University of Victoria Legacy Art Galleries



Ellen Neel

The First Woman Totem Pole Carver

January 14 to April 1, 2017

Legacy Art Gallery Downtown
630 Yates Street

Curated by the Williams Legacy Chair Dr. Carolyn Butler Palmer with advising curators David A. Neel and Lou-ann Neel

This exhibition celebrates the career of Kwagiulth (Kwakwaka'wakw) carver Ellen Neel (1916-1966), the first woman carver of monumental totem poles. Further, it acknowledges Neel’s influential role as a professional artist and her contribution towards the recognition of what Neel called “Indian Art”. “Our art continues to live, for not only is it part and parcel of us, but can be a powerful factor in combining the best part of Indian culture with the fabric of a truly Canadian art form.” – Ellen Neel

Image credit: Kakasolas (Ellen Neel), carved and painted cedar mask by David A. Neel (photograph by Katie Hughes. On loan from Camosun College, Department of Visual Arts.

The Mystery of Grafton Tyler Brown

Race, Art, and Landscape in 19th Century British Columbia

January 21 to April 1, 2017

Legacy Art Gallery Downtown - Inner Gallery | 630 Yates Street

Guest curated by Dr. John Lutz (History, UVic) with Emerald Johnstone Bedell and Caroline Riedel.

We know Grafton Tyler Brown (1841-1918) was one of the first professional landscape artists to work in the Pacific Northwest. His few regional paintings that survive offer vivid windows into the world of 1880s Victoria and British Columbia. Yet, how did this African American artist succeed at a time when racial prejudice prevented most Blacks from entering any skilled profession?

Image credit: Portrait of Artist Grafton Tyler Brown, Image A-08775 courtesy of the Royal BC Museum and Archives



Learning Through Looking

Celebrating the 50th Anniversary of Art History and Visual Studies at UVic

February 4 to April 13, 2017

Legacy Maltwood (at the Mearns Centre – McPherson Library)

Curated by faculty members with graduate students Jaiya Anka and Atri Hatef

Using diverse historical and contemporary cultural objects, members of the Department of Art History & Visual Studies show how history, learning, and community interweave to support the mission to teach inter-cultural understanding through the study of world arts.

Image credit: Design by Cliff Haman

Natural | Supernatural

Natural | Supernatural

Nuu-chah-nulth Serigraph Prints from the University of Victoria's Permanent Collection

Curated by Allison Grey Noble and Caroline Riedel

First Peoples House

For hours & location click here

This exhibition of serigraph prints by artists Patrick Amos, Joe David, Ron Hamilton (Chuuchkamalthnii), Tim Paul, Art Thompson (Tsa-Qwass-Upp), and Glen Webster visually articulates knowledges of histories and stories that are important to the people of the Nuu-chah-nulth nations. These prints are from the university's permanent collection and originate from the print making studio of Vincent Rickard, who worked with these artists in the 1980s and 1990s. Rickard and donors George and Christiane Smyth have given the university nearly 3,000 contemporary Northwest Coast prints, making UVic's collection the most comprehensive in Canada.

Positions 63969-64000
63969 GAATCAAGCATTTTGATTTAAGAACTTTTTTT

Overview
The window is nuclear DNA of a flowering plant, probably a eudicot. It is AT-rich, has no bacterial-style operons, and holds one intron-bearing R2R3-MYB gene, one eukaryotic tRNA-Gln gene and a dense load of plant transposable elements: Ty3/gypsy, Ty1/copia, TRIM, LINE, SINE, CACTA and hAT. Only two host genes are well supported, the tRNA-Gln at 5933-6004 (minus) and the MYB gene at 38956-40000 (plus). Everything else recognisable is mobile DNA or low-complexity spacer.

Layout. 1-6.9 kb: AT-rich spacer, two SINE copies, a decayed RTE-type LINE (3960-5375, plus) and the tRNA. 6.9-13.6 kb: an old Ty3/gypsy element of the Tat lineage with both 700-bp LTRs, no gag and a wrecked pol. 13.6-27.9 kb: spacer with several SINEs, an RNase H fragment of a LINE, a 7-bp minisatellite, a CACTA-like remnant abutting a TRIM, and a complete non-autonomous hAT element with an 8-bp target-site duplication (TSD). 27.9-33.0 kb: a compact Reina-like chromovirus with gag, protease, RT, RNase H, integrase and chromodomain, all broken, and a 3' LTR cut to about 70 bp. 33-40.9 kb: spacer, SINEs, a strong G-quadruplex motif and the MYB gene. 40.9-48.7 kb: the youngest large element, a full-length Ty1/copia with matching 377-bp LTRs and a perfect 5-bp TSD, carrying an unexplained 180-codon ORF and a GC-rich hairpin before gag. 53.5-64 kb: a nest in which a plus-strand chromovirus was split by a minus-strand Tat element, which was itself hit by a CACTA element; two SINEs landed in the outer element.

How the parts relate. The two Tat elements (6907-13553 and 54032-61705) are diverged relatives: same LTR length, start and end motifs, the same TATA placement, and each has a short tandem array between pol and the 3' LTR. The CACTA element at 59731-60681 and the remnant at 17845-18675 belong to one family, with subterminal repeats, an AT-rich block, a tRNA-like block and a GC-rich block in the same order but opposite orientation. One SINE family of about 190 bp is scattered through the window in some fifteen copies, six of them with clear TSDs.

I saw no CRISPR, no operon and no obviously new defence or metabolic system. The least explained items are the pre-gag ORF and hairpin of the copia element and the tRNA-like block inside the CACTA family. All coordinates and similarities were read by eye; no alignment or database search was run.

Image: Supernatural, Joe David (Nuu-chah-nulth)




Legacy Art Gallery Downtown
630 Yates Street

April 8 to September 16, 2017

Origin Stories

First Nations Prints and Carvings

Guest curated by Jackson McDermott (Dene/Cree) with Gillian Booth and Katie Hughes.

As Canada celebrates 150 years since Confederation, the Legacy Art Galleries respectfully acknowledges a much longer history by presenting First Nations narratives that move beyond limited settler versions of history. Through prints and carvings chosen by guest curator, Jackson McDermott (Dene/Cree) from the Fort Nelson First Nation, the exhibition explores centuries-old stories that continue to live in the people, communities, nations and lands of this place.

There’s Blood in the Rocks

Video Installation

‘Indigenous blood is in the very land itself.’ Marianne Nicolson

Organized by Gillian Booth and Katie Hughes.

Kwakwaka’wakw artist Marianne Nicolson uses pictographic imagery and song in a quiet but powerful video installation that tells the often silenced history of the 1862 small pox epidemic in Victoria which utterly devastated thousands of West Coast First Nations people. Nicolson acknowledges the loss of her ancestors while affirming continued Indigenous presence in the land and the strength, endurance and resurgence of First Nations peoples over time.

Image credit: There's Blood in the Rocks, Video Installation Still, Marianne Nicolson.


Survival by Design

Contemporary photographs by John Taylor & documents from the Pacific North West Architectural Archive, University of Victoria

Guest curated by Martin Segger


The Legacy of Early Modern architecture in Victoria

Survival by Design: The Legacy of Early Modern architecture in Victoria in the Urban Landscape

April 19 to July 8, 2017

Legacy Art Gallery Downtown Inner Gallery | 630 Yates Street

Survival by Design: The Legacy of Early Modern architecture in Victoria: the UVic Gordon Head Campus

May 6 to Oct 8, 2017

Legacy Maltwood (at the Mearns Centre – McPherson Library)

The two decades post-WWII saw some of the most intensive urban development Victoria has witnessed. The result, a flowering of design innovation by a small group of architectural, has created a built heritage which, still under appreciated, nevertheless still defines the look and feel of Victoria.

Initiatives such as Centennial Square and the UVic Gordon Head Campus, planned neighbourhoods to accommodate returning veterans, to commercial and residential high-rises, this "legacy"; building stock still defines the urban landscape, influences how we use it, and to a large part determines how we adapt and change it.

These two exhibits document this unique and creative architectural legacy, captured through the lens of architectural photographer, John Taylor.

As small group of local architectural practices, often working together, created a distinctive design approach to style and form, but working within the earlier 20th tradition of the European-influenced "International Style". As regional influences coalesced, what we know today as a "West Coast Style" emerged.

Form and detail uniquely expressed not only the purpose and function of these buildings, along with climate, geography and materials availability, but also demonstrated how building traditions of the region were subsumed in new construction technologies.

Taylors's images document adaption and change in the urban landscape as original designs have responded to the pressures architectural life cycles: changes in purpose, retrofits to meet modern life-safety and other codes, additions to accommodate growth. Archival evidence, drawing from plans, photographs and textual records, traces the original design intent of the builders. Some of the reasons and subsequent design approaches for both structural and cosmetic adjustments to built form and detail are also revealed.